First Taste of Success
There is a feeling that comes after you first achieve something you’ve been tirelessly working toward. For some, that feeling marks the end of journey and the successful culmination of a body of work. For others, that feeling is just the tip of the iceberg, the first indicator of the potential success that lies around the corner. This summer I experienced my first, brief taste of success in my entrepreneurial endeavors, which has only sparked my appetite for more.
The name of the start up that I am working on is Marshfillows. It is based on a patent that I hold for a chocolate-filled marshmallow. When I tell people about this patent, the most common response I receive goes something like, “I can’t believe that hasn’t been done before, that is so obvious.” I make no claims to be a creative genius here because I’m sure countless people have stuffed their marshmallows with chocolate before, but evidently no one else thought it was cool enough to patent the process for doing it. Secondly, the innovation is obvious if you follow some simple logic. If chocolate is good, and if marshmallow is good, then chocolate inside a marshmallow is better! With this foolproof logic in my arsenal, this summer I have embarked on a quest for entrepreneurial glory: to convince someone that my patent for an “obvious product” is worthy of shelf space in a retail store. I’m pleased to say the mission was successful.
On Sunday July 20, 2012, Marshfillows LLC received its first product order for a retail store location. Through a family connection I was introduced to the owner of the Pigeon Forge, Tennessee KOA (Kampgrounds of America) campground, which has a small convenient store on the premises where campers can buy a variety of camping essentials including marshmallows. Although I was told that the owner was friendly, I was nonetheless very nervous as I drove to the campground. This was my first real pitch to retail client, and I wasn’t sure what to expect. I had worked to make my homemade Marshfillows look as professional as possible given that they were manufactured in a hotel kitchen by a 21 year old, but would the storeowner be satisfied with their legitimacy, or would I be laughed out of her office? Additionally, I didn’t exactly have a Plan B if this connection proved fruitless. There were certainly other campgrounds in the area, but none at which I had connections, and few in such a prominent location as this campground. I wanted this one.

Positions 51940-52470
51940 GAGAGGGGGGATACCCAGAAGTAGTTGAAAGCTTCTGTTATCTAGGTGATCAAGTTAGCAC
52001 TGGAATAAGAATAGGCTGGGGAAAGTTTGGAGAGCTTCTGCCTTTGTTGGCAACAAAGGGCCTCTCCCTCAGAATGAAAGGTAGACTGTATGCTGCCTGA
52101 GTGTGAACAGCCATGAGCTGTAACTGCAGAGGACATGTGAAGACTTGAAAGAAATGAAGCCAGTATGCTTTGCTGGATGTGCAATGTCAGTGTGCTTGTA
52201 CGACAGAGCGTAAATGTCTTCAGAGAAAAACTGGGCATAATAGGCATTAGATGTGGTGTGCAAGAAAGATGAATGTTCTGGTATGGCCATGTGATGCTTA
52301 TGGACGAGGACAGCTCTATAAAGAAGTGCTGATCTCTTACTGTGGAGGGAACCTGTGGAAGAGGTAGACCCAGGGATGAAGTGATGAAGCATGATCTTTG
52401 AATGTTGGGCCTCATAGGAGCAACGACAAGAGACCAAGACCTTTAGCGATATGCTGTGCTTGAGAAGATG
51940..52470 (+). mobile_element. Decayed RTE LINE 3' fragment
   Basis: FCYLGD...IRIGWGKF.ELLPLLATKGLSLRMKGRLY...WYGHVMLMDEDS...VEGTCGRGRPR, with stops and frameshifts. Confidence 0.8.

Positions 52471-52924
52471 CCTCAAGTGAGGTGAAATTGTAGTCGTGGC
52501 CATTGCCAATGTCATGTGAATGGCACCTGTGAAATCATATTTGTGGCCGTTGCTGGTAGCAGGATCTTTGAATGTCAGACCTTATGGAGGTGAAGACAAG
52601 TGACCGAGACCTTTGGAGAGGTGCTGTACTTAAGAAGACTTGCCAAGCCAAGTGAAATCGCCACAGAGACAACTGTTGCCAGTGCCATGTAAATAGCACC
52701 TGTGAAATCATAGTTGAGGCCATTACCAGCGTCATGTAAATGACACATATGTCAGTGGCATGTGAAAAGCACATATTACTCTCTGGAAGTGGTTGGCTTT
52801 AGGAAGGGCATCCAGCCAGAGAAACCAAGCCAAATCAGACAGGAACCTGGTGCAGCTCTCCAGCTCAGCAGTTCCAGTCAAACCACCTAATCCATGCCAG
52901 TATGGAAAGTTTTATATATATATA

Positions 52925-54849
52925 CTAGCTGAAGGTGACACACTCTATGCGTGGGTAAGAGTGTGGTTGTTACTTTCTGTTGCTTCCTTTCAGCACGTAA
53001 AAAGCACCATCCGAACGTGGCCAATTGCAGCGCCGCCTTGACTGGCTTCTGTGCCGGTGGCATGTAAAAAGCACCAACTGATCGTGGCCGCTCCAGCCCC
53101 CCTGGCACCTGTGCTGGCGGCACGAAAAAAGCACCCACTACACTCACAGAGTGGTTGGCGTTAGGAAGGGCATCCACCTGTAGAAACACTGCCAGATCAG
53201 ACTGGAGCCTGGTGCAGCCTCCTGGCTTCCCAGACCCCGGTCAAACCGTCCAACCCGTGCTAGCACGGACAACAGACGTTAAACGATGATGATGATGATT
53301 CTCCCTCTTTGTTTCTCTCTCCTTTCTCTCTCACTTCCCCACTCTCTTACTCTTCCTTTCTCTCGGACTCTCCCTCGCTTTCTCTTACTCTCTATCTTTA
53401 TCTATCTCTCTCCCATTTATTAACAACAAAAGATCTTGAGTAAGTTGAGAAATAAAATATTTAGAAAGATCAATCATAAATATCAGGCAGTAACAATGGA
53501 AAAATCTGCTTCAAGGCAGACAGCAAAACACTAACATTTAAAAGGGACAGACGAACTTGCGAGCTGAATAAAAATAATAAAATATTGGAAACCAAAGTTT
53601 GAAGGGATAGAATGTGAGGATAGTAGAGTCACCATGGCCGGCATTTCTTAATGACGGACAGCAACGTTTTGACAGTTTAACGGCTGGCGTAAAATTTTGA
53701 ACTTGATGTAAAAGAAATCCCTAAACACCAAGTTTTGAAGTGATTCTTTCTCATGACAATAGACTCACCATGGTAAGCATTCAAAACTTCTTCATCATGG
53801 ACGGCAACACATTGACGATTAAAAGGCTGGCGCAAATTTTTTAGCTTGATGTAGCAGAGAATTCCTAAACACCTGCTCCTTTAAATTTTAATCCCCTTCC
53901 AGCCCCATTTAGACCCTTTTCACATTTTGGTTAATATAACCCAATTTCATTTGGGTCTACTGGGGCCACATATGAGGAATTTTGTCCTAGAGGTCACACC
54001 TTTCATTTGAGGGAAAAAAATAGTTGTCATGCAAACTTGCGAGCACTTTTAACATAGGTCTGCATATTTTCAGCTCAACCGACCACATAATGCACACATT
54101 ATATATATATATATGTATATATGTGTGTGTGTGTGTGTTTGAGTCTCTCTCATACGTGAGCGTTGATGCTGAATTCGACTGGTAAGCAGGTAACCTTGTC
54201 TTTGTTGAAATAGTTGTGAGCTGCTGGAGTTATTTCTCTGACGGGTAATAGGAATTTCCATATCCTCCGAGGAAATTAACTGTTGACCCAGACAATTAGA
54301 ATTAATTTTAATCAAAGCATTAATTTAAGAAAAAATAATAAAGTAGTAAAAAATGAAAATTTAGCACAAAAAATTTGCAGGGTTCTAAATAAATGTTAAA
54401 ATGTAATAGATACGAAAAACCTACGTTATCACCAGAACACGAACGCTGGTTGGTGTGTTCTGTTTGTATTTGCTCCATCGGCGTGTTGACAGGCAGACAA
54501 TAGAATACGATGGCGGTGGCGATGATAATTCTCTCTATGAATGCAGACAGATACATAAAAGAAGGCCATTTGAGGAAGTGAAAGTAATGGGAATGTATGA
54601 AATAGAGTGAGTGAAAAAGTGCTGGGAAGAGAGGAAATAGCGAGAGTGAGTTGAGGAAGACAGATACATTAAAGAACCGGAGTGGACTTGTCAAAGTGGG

I had 6 sample bags of my Marshfillows prepared and I was ready with my product pitch and price point. I walked into the store and exchanged pleasantries with the owner. It turned out that she was even nicer than my contact had indicated. As I warmed up to pitch my product, and before I even had a chance to field any questions she might have, she had already asked me if I had any product she could put on her shelf that day. I was pleasantly stunned. I immediately gave her the six sample bags that I had, and then asked her if she would like to make an order for additional bags. Again to my surprise she proceeded to order 24 bags and wrote me a check on the spot. I was so excited that I said I would deliver the currently non-existent bags by tomorrow without taking the time to consider if that was even possible. We ended our meeting with her telling me I should strongly consider attending the November KOA National Convention as a product vendor. She was convinced that my product would be a hit with the 400 plus other KOA locations around the country.
I left the store totally energized with that small spark of a 24 bag order, My first order!
But suddenly, and for the very first time, instead of worrying about sales, I was beginning to panic about my supply capabilities!. (see next installment for how I handled it.)
Cornell Class of ’13 Dyson School
Founder/CEO Marshfillows LLC